When you think of robots, you might picture a vaguely human-like machine marching around in a futuristic setting or perhaps you think of a massive arm swirling around objects on an assembly line. A new generation of robots has come on the scene and is growing in numbers and capabilities. First developed by General Motors in the mid-1990’s, collaborative robots, also called cobots, are designed to work with humans in manufacturing, warehouses, and other settings. With the development of new technology and applications, they’re gaining popularity. “Currently, collaborative robots only make up about 3% of all robot sales. This number is expected to jump to 34% in 2025” according to the Robotic Industries Association (RIA).
Why consider a collaborative robot?
Cobots can increase throughput, reduce stress and potential injuries to employees, and even transition them into more meaningful and skilled work. As collaborative robot technology continues to advance and improve, prices drop so you could see a return on your investment in a few years or less. If you shop carefully and study the specs, your cobot investment could benefit you well into the future.
This might bring to mind images of a job shop filled with automated equipment and no human beings in sight. The reality is collaborative robots exist to help humans, not to replace them or eliminate their jobs. Tasks that are tedious and repetitive are not only boring, they pose risks of error or injury as workers become fatigued. An employee may slow down or miss a step at the end of a long shift, but a cobot never falters.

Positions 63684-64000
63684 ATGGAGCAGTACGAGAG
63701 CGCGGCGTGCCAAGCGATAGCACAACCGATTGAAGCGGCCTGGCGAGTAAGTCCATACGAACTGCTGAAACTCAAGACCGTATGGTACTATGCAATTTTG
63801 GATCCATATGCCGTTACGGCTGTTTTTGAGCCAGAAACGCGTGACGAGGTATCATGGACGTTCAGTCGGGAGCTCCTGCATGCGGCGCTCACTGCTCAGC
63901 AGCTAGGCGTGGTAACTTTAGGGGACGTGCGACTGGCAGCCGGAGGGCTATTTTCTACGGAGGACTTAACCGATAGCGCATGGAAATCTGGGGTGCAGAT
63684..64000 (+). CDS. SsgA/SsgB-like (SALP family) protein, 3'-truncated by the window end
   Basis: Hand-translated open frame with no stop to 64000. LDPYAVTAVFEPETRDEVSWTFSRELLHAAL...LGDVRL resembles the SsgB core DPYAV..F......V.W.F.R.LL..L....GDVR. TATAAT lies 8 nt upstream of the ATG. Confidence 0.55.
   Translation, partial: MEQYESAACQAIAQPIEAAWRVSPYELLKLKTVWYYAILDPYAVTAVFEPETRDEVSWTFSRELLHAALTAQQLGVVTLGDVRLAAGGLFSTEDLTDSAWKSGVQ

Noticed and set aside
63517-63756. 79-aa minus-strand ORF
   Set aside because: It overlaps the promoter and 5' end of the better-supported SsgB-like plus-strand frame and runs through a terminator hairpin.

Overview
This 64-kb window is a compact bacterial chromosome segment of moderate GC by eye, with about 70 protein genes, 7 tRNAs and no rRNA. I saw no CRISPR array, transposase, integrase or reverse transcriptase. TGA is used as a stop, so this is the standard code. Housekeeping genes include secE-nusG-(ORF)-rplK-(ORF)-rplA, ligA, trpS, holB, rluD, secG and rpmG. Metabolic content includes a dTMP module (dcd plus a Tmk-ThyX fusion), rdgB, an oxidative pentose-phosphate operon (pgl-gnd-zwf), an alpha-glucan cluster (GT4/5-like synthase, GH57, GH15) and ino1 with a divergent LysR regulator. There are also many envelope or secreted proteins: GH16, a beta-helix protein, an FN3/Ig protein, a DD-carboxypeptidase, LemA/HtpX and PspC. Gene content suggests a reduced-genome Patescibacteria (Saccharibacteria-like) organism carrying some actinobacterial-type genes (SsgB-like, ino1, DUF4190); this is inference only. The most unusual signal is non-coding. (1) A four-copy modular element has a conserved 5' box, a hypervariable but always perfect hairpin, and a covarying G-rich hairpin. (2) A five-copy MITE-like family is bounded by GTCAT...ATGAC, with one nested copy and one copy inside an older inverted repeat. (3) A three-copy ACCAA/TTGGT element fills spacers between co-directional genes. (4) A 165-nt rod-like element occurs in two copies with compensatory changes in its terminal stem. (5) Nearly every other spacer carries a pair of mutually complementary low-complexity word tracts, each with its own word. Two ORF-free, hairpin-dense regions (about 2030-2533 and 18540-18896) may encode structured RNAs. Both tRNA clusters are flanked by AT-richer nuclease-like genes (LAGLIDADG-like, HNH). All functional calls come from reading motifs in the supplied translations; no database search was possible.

Cobots are also a great way to accomplish simple tasks more quickly. A robot with a gripper can move a workpiece from a tray to a precise spot on a bench. This allows its human coworker to perform complex assembly, fine detail work, or another higher-level task without having to reposition the piece or reach for the tray. “It is increasingly recognized that collaborative robots elevate human workers from positions of mundane and repetitive natures to more specialized roles, valued more highly by both companies and individual workers alike,” writes Sean Balogh on the RIA website.
They also offer flexibility. Many models are easily programmed with a user-friendly graphical interface or by hand-guiding the robot arm through the needed movements. No coding expertise is required, which means a robot can be used in more than one location and easily “trained” by the humans working alongside it. It also means that as your processes evolve, your robots can still be used.
Flexibility also comes from the variety of grippers and tools available. End of arm tools (EOAT) are often easy to swap out, allowing the robot to do a variety of tasks (e.g. pick up, weld, grind, dispense). Some models can be equipped with vision cameras and sensors to enable the robot to scan items and distinguish one piece from another.
What are your applications?
Applications with repetitive, boring (and therefore mistake-prone) or tedious component tasks are the best-suited for cobots, including: